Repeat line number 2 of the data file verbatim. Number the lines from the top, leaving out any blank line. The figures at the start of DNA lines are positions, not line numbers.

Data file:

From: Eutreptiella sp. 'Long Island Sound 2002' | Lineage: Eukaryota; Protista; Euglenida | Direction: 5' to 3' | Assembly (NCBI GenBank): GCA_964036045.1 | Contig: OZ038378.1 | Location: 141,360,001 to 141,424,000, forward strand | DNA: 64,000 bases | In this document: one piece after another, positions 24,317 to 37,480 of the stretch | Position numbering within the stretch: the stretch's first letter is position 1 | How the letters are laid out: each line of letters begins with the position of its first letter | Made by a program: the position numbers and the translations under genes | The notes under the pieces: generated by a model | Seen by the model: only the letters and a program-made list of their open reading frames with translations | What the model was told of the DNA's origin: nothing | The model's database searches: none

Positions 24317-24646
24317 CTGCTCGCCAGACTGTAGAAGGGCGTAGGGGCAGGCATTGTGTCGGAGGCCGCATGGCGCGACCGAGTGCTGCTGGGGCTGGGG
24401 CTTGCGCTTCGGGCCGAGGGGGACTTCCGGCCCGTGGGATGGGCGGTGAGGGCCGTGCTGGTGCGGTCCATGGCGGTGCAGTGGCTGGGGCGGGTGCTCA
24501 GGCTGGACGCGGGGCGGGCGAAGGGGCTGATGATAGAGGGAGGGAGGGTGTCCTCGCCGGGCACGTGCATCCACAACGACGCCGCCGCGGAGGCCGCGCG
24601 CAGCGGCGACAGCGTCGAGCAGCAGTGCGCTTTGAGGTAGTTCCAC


Positions 24317-24646